Closing the gap with distance learning
There are 95,000 people in Hawai‘i age 24-44 who have taken some college classes but don’t have a degree, with 10,493 of them on Hawai‘i Island. In an economy that increasingly demands higher education credentials to attain living wage careers, this is a large number of people who have shown interest in college before and could benefit from completing. Local employers would benefit as well from a better educated workforce.
The question becomes: How do we deliver degree programs that work for this population? Most of them are working, many are parents, and typical class times will make attending difficult if not impossible. Add to this how geographically remote many areas of Hawai‘i Island are, and the challenge grows.
This is where “distance education” can be a huge help. What is distance education? It is typically online learning but also includes lectures screened via interactive television, or it can be a hybrid that also includes some face-to-face instruction. It’s something Hawai‘i Community College and the University of Hawai‘i have been delivering for many years, but online learning and a focus on returning adults are both part of UH’s Hawai‘i Graduation Initiative
, so there are multiple efforts at Hawai‘i CC and UH system to ramp this up.
Distance Learning at Hawai‘i CC
In the most recent academic year (2018-19) Hawai‘i Community College delivered 150 online classes across academic disciplines, running the gamut from accounting to graphic design to English and more. This is 14% of all classes delivered. In addition, we offered 49 different video conferencing classes in which a portion of the students experienced the lectures via television in real time while others were in the classroom with the teacher.
These modes of learning offer students a convenient way to take some of their classes, and many of our most successful students take a mix of in-person and distance learning instruction. But I believe we can do more, and we can do it more cohesively and comprehensively to ensure we are providing the right programs and support services and doing so island-wide.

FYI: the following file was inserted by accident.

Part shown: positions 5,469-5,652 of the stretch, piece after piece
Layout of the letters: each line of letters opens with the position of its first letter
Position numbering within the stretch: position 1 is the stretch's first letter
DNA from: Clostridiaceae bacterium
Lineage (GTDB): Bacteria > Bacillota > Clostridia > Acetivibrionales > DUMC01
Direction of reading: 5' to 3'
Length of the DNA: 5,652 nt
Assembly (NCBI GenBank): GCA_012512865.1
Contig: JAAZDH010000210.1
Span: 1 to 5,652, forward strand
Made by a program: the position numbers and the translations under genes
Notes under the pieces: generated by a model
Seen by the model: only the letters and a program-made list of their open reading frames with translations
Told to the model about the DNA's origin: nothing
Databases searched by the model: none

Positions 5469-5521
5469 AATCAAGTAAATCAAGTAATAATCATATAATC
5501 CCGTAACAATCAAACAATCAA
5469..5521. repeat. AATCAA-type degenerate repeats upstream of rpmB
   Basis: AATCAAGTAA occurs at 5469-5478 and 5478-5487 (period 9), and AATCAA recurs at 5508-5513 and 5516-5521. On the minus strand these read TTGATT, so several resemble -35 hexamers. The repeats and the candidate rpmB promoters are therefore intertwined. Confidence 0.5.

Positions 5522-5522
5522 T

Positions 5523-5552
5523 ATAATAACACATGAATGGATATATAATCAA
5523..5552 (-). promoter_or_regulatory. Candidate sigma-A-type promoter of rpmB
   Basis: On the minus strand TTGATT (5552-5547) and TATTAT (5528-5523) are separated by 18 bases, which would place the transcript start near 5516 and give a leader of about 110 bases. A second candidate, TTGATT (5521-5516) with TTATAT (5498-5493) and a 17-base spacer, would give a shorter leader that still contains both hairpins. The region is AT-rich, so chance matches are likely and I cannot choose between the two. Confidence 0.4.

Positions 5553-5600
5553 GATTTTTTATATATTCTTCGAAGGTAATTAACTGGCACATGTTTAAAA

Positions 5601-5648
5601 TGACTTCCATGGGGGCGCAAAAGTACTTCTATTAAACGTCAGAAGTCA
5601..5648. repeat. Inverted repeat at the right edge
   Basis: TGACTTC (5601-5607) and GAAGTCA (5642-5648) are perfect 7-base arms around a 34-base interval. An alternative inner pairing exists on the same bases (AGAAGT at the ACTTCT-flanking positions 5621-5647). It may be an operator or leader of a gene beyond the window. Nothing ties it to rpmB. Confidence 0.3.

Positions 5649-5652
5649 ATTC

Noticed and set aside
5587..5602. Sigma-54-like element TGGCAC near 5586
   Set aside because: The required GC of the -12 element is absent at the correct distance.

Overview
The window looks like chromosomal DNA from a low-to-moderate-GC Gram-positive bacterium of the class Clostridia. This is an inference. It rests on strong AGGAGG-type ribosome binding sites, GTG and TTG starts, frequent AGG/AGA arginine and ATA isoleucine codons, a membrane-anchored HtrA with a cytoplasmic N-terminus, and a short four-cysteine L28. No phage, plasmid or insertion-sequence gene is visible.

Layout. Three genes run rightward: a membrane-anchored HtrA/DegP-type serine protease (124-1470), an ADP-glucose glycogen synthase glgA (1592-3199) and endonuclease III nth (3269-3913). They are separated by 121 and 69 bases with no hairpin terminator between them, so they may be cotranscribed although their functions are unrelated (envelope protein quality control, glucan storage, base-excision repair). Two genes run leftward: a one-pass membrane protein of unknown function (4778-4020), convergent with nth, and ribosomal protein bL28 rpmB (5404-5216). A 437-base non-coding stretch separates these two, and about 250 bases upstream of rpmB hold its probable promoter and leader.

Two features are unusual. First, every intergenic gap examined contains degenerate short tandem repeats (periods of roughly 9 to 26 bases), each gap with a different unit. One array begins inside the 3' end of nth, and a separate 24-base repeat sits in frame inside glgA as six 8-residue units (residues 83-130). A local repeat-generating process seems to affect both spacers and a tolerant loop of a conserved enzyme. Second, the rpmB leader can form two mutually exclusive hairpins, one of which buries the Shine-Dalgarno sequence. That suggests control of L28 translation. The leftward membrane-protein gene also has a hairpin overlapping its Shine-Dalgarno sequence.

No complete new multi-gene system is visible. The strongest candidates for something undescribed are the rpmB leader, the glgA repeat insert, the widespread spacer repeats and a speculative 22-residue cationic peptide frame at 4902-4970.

Ramping Up at Hawai‘i CC
Though we want to increase the number of Hawai‘i CC classes and credentials available through distance learning, there are challenges we must face. One is the need to maintain a high quality of instruction. Outcomes can be just as good in online learning as in face-to-face classes, however, that requires faculty training because it is a different way of teaching. Our departments have implemented new policies that require faculty who are teaching online to meet a standard of training. We are also overhauling our training so it is more accessible to more instructors and also more self-paced. Training requirements can slow the addition of online classes but they maintain quality.
Access to Technology
Another challenge we face is residents’ access to technology. With the rural nature of our island, it can be hard for some to have access to computers, the internet and the technology support they may need.
One solution is to offer education centers where distance education students can use resources such as computers and videoconferencing on their own schedule, closer to home. Research on higher education in rural areas has shown this to be the most successful and it is similar to what occurs at the University Center, West Hawai‘i at the Palamanui campus.
This “distributed model” also requires us to have the technology in place to stream a class taking place at the Palamanui campus in Kona, for example, to NHERC in Honoka‘a, to Hilo and possibly other locations at the same time.
Accelerated Online AA Pilot Shows Demand
A pilot project at the University of Hawai‘i Community Colleges system shows demand for online learning. This fall was the launch of a brand-new, fully online, accelerated Associate of Arts in Liberal Arts degree. Students are enrolled in one class for five weeks, and they complete that class before moving on to the next one, ultimately earning their degree in two-and-a-half years. There was a huge response when this program was announced, showing the desire for this type of flexible, focused program. We targeted students without college credit in this case so they could progress as a cohort.
This semester Hawai‘i CC is piloting two accelerated five-week classes, in history and Hawaiian language, that could become part of the fully online AA.
What Success Looks Like
If we are successful, I envision education centers in multiple locations where we have the staffing to connect students to a robust selection of Hawai‘i CC distance learning programs and classes. We have a head start on this as we already have locations in Hilo, Kona and Honoka‘a while working closely with other locations such as local high schools.
Then, when students are ready to move on from the community college level, we can help connect them via the University Center with bachelor’s and graduate degree programs at UH four-year universities.
Chancellor Rachel Solemsaas